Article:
Beat the Blerch East 2015: Race Recap

I’ve been a fan of the Oatmeal for… basically ever. One of my favorite comics of his is the series on running (The Terrible and Wonderful Reasons why I Run Long Distances). I got into this comic just before I started running seriously, and as an active person with an interest in staying healthy and exercising I could relate to most things he said. As I became a more serious distance runner, the comic began to speak to the echoes of my soul.

When I found out last year that Matt Inman had created a race series based on the comic (Beat the Blerch) I got super excited. Here was a race with couches! Blerches! Nutella! Cake! The fact that it was in Carnation, Washington was a slightly drawback, but the biggest problem for me was distance: at that time, 10K seemed like a daunting prospect. The race is a 10K/Half/Full Marathon; I wasn’t sure that I’d ever work up the distance necessary to run it, but it was a goal I had at the back of my mind in the distant “someday”.

When they announced this year that they were doing a Beat the Blerch East in Morristown, NJ, I knew that I had to be in. It was a milestone for me to sign up for the half marathon distance without batting an eyelash, and I was super excited because my honey decided to run the 10K as his first race at a distance longer than 5K. Score!

The race was advertised as a mixed media race: roads, some gravel trails, and some sections of “legit trail running”. We arrived thinking that it would be a great adventure and take us a bit out of our comfort zone.

Well, “arriving” was a bit of a problem. Though we had stayed in the race hotel the night before and left plenty of time to get to the race, when the GPS clicked over to .7 miles away we ran into an issue. There was such a huge backup from the parking lot (while the marathoners got to park at the start line due to their early start time, the half marathoners and 10Kers were relegated to an offsite lot with shuttle bus). My race started at 9:00; we pulled into the lot line at 8:15. By 8:40, we were still .4 miles away from the lot; honey took the wheel and I got out and walked the rest of the way to the lot. Once at the lot, I waited in a long line to hop on the shuttle to get to the start.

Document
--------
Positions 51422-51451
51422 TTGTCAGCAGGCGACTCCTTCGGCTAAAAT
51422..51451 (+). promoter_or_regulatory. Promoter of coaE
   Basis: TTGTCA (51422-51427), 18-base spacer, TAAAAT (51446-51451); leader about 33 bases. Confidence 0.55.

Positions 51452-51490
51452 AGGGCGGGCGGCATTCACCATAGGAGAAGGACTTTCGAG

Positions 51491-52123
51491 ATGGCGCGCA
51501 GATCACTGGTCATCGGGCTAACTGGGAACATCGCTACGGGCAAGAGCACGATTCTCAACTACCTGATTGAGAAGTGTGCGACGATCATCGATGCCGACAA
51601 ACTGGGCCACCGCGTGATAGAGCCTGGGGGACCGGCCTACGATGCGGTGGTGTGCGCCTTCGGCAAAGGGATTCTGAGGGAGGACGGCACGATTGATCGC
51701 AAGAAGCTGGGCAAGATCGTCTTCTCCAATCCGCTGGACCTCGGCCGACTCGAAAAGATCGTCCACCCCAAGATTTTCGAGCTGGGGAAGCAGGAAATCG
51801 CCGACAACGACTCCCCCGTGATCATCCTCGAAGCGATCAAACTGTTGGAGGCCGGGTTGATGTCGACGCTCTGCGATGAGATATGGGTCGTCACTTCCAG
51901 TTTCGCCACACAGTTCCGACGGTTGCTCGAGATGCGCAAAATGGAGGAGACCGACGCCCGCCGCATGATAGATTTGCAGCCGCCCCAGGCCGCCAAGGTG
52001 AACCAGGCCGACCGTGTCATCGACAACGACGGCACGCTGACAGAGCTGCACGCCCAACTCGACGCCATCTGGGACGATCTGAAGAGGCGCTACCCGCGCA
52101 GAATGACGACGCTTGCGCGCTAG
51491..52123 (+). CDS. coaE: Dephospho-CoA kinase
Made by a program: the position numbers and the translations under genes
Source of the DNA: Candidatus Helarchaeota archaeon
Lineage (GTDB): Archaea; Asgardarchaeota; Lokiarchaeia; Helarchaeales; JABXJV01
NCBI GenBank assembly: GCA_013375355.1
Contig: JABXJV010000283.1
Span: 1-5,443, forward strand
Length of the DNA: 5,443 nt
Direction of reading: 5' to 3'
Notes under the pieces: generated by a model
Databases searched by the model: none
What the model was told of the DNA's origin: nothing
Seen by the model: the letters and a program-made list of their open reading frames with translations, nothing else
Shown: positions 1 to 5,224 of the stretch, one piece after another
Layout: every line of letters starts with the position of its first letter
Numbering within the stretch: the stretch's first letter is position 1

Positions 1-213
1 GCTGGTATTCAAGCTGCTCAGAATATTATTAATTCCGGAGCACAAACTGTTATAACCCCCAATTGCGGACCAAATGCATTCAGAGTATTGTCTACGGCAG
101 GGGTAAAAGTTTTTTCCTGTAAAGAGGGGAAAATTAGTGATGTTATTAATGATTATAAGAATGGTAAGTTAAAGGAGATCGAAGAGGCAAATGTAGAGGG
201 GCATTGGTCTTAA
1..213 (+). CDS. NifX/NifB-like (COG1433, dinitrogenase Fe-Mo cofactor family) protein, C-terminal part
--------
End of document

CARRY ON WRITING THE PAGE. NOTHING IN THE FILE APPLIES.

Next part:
I didn’t reach the start line until 9:20. Luckily, by then race organizers had realized the problem and postponed the 10K (bumping start time back from 9:30 until 10:00) and were

Start line; that's some serious running!

Start line; that’s some serious running!

allowing half marathoners to start whenever they showed up. I had a lonely race start, but it did mean that I got a couple great pictures crossing the starting line.

It became clear very quickly that the course description was very wrong. While there were some small sections of the “gravel path” (mostly right after the start line) and “paved road” (perhaps .75 miles combined throughout the entire 13.1), the majority of the run was on very technical trails; roots, rocks, steep uphills and downhills (the course had a combined gain of 1249 feet… yikes!). I know that a lot of the other runners were upset or angry at this, but since I had pretty much decided to sit back and enjoy the course rather than reach for a new PR, I was content enough for the challenge.

I was going along at a good clip when at mile 2.6 I spotted it: the first blerch/nutella/cake/couch station! I pulled over immediately to snap a few shots and relax

Who can say "no" to that blerch?

Who can say “no” to that blerch?